NEWS STORIES

State Supreme Court Rules Against Local Homeowner in Bat Infestation ClaimSubmitted: 03/07/2012
Story By Kailey Burton

LAKE TOMAHAWK - A batty situation for a well-known lawyer has set a new precedent for home insurance coverage.

Attorney Joel Hirschhorn assumed a bat infestation, and all the droppings they left behind in his in his Lake Tomahawk cabin, would be a covered loss under his policy.

Turns out, that's not the case.

"It was pretty pungent. I mean when you walked in you knew, at high noon, that there was a smell. Something -Not the kind of thing you'd want to bring people over," says attorney Joel Hirschhorn.

Hirschhorn argued before the state supreme court that his policy covered rebuilding the soiled house.

But yesterday the court sided with the insurance company, reversing an appeals court decision.

The court ruled that bat guano fell under an exclusion to his policy.

So what does that mean for homeowners in the Northwoods?

"You gotta read the real small print that says 'uh oh, if this happens or that happens, we're not going to cover you," says Hirschhorn.

Local insurance agent Don Strupp tells us homeowners can pick a policy that covers just the basics, or they can opt for a "nearly" all-inclusive Form 3 policy.

"Basically on those policy forms they cover whatever happens to the property EXCEPT, [the named exceptions]and that's where you can read those certain exceptions," says Strupp.

Both Hirschhorn and Strupp agree that it all comes down to the print in your policy, and making sure your policy covers what you think it does.

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List of holiday events around northcentral Wisconsin this weekendSubmitted: 11/27/2014

NORTHCENTRAL WISCONSIN - Here is a list of some of the special holiday events going on around northcentral Wisconsin this weekend.

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Madison College to train police on use of dronesSubmitted: 11/27/2014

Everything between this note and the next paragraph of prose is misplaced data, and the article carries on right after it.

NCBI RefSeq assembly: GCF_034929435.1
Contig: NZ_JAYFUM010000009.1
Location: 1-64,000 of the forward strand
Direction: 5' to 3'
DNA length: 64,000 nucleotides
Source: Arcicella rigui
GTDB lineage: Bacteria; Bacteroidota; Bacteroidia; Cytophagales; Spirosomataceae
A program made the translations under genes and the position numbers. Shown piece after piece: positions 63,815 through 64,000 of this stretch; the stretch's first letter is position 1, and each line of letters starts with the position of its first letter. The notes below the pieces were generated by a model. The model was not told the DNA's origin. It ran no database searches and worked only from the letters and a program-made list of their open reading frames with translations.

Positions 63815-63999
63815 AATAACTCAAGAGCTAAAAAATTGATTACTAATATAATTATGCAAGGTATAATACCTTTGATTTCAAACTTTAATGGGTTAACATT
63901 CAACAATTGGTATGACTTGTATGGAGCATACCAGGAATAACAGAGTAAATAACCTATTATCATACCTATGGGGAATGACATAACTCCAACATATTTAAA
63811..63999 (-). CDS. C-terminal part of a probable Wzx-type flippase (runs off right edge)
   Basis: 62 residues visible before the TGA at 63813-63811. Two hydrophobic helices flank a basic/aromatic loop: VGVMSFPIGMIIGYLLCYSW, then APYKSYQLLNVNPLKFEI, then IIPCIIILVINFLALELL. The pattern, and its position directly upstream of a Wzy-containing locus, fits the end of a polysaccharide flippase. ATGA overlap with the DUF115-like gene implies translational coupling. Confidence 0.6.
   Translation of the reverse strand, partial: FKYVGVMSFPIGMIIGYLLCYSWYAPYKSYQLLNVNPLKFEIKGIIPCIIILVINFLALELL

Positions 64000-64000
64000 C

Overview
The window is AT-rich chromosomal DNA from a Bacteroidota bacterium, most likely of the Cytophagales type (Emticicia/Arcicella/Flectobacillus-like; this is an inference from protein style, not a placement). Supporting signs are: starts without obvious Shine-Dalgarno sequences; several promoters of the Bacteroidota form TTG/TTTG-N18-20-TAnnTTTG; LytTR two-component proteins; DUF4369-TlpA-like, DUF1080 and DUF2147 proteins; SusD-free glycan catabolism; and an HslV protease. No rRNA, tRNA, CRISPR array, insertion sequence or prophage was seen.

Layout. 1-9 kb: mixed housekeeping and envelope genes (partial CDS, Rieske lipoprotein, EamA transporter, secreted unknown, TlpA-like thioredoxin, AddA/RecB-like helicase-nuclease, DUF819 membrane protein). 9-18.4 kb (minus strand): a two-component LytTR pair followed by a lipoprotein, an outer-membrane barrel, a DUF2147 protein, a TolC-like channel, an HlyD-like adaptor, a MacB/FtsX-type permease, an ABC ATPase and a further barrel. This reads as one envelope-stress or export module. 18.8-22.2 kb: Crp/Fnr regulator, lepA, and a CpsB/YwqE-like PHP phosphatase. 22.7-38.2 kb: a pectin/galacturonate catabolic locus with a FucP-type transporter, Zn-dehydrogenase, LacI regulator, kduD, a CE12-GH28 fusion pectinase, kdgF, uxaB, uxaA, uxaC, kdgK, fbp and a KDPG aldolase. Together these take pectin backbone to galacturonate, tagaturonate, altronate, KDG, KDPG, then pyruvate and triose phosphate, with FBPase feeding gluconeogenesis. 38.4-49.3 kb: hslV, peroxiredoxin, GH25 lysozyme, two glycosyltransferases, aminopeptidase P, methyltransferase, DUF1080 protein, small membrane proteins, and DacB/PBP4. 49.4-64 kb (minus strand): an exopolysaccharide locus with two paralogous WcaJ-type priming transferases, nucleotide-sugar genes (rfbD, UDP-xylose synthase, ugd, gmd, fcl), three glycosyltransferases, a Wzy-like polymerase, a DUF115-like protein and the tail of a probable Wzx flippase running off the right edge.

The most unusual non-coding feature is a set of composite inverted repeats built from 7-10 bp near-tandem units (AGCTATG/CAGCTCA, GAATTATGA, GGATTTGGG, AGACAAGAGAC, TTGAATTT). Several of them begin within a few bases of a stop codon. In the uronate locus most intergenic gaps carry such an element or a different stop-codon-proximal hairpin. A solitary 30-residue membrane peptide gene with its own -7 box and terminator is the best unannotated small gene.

MADISON - Madison College is developing a program to train law enforcement officers on how to operate drones.

Several law enforcement agencies in Wisconsin are considering the use of drones, for situations such as search-and-rescue missions or tactical operations.

Madison College is coming up with training that will show police and firefighters how to fly the unmanned aerial devices, as well as how to use them ethically.

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Friendship House provides free Thanksgiving meal for the communitySubmitted: 11/27/2014

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RHINELANDER - Many local businesses want to pay it forward this Thanksgiving. That includes Friendship House in Rhinelander.

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Police plan to present the report to the Madison City Council on Tuesday.

The report notes that studies have shown departments that use the cameras have seen fewer citizen complaints. But it also says more research is needed to see if the cameras actually bolster trust in officers.

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Lead found in City of Wausau drinking waterSubmitted: 11/27/2014

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WAUSAU - Wausau Water Works recently found elevated levels of lead in drinking water.

Now they're asking homeowners to be cautious when using that water.

The city stopped installing lead service lines in 1965.

They stopped using lead solder in 1986.

Today most pipes are made of either copper or plastic.

Any home with lead service lines could have lead in its water.

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How you can "Go Green" this holiday season Submitted: 11/27/2014

RHINELANDER - Many people "go green" by recycling or riding a bike instead of driving a car to work.

You can also "go green" by shopping this year.

Green Tuesday asks people to buy gifts in their communities.

It also encourages you to keep the environment in mind when shopping.

That could mean buying organic toys or clothes or even meals from organic restaurants.

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Bundle Up program aims to keep families warm; how you can helpSubmitted: 11/27/2014

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RHINELANDER - You can help families stay warm this winter by donating your extra winter clothing to the Big Bundle Up Campaign. Tourism groups across Wisconsin are looking for mittens, scarves, coats, and other winter gear.

"Those would be really helpful for a lot of people in the area," Rhinelander Area Chamber of Commerce Executive Director Dana DeMet said. "And I think the biggest challenge in the Northwoods is that it's just not as visible, so it's a little harder sometimes to garner that support if you are not faced with it on the streets every day."

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